4/14/06

VoIP -- Unexpected Benefits

Many are getting the benefits of Voice over IP—using your broadband Internet connection for telephone service. My pal, David Strom, wrote about this way back in December 2003! (For some reason I cannot find this on his new blog site.) I mentioned it recently in VOIP and Vonage. But, I recognized a new reason for some to use VoIP.

There are still places in the world where plain old telephone service (POTS) is terrible. A friend—I'll call him Paul, because that's his name—works in Odessa, Ukraine, at the service of orphanage children and street children in that city. He's been doing that for quite a few years. When he first when to Odessa, there was only a few ways to communicate with folks back home in the US. He could call or be called, but that, of course, was expensive. Also, the phone system was terrible. Much of the telephone infrastructure seemed from the Soviet era (or before). (A friend once called up to my hotel room in a nice hotel in Dniperpetrovsk. It sounded like she was calling from the moon. I really believe in some places, "all phone lines lead to Moscow.") The second communications method, of course, was postal mail. The problem was it was very unreliable, and even more so if it seemed like there might be something of value in the envelope. (And forget about boxes! But FedEx, UPS, and DHS have filled in the gap, stepping up to provide reliable package delivery. But, I digress.)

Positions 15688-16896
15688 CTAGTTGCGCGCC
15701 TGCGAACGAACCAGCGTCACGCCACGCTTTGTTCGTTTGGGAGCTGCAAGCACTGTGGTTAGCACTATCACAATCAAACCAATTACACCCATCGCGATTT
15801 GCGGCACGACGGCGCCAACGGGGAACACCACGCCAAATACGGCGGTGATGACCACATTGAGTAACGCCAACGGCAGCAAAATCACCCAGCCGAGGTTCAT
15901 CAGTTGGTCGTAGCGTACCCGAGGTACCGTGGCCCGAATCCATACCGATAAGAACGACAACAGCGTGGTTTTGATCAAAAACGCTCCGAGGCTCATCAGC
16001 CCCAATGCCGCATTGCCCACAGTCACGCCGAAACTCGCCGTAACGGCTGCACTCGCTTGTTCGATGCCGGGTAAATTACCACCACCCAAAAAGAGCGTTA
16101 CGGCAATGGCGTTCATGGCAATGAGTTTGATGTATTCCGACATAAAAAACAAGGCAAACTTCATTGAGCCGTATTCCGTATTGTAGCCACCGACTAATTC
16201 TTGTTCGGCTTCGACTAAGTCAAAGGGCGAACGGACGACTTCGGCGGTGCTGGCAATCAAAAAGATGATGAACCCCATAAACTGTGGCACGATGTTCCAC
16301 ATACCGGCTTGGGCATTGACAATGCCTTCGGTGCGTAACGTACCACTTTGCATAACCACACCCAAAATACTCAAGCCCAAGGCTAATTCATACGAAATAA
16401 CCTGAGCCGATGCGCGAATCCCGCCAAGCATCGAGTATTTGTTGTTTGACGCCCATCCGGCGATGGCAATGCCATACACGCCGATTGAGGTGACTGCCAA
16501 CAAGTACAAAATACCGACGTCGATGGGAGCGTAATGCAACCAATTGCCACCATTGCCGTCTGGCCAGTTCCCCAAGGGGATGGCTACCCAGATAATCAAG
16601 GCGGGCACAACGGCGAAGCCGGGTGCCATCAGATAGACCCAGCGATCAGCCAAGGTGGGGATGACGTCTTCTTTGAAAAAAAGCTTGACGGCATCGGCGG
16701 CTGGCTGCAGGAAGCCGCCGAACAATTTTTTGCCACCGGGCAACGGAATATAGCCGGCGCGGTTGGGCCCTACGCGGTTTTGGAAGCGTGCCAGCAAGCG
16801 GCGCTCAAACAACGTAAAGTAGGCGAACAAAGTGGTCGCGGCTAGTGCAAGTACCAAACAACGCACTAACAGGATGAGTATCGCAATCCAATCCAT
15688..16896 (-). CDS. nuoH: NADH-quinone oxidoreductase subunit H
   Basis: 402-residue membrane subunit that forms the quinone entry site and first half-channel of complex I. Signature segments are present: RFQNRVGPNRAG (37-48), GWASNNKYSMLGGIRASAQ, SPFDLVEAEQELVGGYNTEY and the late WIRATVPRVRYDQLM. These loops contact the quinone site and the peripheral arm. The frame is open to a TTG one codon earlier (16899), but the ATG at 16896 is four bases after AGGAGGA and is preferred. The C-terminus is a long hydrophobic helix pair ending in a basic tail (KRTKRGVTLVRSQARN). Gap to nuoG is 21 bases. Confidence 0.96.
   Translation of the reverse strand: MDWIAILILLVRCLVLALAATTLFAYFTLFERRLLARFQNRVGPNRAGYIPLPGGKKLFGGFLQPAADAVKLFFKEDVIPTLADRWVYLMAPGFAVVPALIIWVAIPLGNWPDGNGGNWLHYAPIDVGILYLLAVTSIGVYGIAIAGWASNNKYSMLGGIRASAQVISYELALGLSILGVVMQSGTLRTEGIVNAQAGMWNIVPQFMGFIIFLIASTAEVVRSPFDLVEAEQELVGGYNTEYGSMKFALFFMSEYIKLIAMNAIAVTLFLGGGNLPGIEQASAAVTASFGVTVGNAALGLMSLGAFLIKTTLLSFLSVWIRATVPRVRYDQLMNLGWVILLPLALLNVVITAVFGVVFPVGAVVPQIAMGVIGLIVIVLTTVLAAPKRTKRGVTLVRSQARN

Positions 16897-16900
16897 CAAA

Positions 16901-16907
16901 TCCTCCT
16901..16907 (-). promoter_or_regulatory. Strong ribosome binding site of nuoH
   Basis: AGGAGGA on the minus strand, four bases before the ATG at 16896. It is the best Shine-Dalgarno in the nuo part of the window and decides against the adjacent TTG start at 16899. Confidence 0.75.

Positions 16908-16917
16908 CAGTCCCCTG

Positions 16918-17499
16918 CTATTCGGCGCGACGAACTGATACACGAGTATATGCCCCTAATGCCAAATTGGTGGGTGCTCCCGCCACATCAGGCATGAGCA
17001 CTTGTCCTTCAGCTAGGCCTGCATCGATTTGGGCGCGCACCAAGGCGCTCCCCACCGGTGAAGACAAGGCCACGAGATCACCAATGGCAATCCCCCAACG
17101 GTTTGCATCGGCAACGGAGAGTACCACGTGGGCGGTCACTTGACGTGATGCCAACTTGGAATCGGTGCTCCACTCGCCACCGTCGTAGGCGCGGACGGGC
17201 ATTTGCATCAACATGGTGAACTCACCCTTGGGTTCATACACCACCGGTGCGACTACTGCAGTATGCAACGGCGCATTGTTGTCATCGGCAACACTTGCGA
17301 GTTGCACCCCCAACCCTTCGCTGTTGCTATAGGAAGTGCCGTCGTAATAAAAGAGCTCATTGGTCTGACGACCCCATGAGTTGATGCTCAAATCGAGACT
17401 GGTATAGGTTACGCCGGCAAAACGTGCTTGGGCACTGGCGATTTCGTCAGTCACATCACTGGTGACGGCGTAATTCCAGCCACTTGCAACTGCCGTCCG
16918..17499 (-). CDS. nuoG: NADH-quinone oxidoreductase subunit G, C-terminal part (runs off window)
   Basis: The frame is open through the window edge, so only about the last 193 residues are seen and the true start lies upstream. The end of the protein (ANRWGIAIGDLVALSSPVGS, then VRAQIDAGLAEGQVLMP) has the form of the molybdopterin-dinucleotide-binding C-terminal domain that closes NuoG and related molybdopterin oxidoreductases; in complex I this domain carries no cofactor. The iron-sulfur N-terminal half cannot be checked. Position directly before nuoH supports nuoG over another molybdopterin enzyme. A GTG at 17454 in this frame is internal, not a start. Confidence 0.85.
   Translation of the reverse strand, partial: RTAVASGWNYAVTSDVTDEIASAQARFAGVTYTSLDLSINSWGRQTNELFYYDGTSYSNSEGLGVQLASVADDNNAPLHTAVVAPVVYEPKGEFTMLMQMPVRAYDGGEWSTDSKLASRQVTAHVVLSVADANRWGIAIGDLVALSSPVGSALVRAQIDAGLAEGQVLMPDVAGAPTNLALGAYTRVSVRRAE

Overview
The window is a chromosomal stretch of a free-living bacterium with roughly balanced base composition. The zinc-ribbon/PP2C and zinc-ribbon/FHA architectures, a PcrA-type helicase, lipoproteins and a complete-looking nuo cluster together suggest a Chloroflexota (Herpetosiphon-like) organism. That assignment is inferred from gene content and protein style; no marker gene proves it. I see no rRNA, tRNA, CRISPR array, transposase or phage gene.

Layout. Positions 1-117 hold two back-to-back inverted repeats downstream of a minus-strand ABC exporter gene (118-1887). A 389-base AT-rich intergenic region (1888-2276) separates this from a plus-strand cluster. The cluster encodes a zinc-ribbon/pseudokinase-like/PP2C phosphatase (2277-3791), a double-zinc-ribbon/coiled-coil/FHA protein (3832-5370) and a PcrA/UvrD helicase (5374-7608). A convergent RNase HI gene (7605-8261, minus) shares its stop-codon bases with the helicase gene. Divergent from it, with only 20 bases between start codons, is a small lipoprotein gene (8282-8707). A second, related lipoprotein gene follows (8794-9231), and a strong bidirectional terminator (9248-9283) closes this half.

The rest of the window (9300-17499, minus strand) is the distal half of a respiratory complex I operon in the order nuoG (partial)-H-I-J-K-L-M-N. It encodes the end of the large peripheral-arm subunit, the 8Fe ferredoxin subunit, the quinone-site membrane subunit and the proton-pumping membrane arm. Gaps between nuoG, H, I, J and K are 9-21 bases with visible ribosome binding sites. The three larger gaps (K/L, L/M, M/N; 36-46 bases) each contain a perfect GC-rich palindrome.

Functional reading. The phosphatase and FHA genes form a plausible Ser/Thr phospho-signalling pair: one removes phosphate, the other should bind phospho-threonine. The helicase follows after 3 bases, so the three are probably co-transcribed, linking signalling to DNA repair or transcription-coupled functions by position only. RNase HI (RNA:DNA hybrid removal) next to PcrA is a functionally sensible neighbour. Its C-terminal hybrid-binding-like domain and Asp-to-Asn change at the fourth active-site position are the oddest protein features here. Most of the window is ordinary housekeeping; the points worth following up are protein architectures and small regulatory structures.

So, then, the best replacement for postal letters was e-mail. Sure it was very slow, but like a phone call, you could tell if it got through or not (for the most part). So, one could write a multi-page letter, dial-up to your local, slow ISP, and send it. It was a tremendous boon to folks like my friend.

Now, a few years later, broadband Internet has arrived (along with cable TV). So, my friend Paul did exactly what I recently did (and what Renaissance man Srom did, in late 2003). He got a Vonage router and phone number. So, he can call from his Odessa, Ukraine flat with a Maryland area code with usually crystal clear voice quality and without worrying about the cost. The calls are covered in his flat rate. And Vonage-to-Vonage calls are free of charge. So, for example, he and I can chat any time we want, just as if he was local, because he is a local call away.

This sounds like a commercial for Vonage. I don't mean it to be (all though I like the service). My point is really to point out the benefit of reliable and inexpensive overseas phone calls once reliable and fast Internet is in place.

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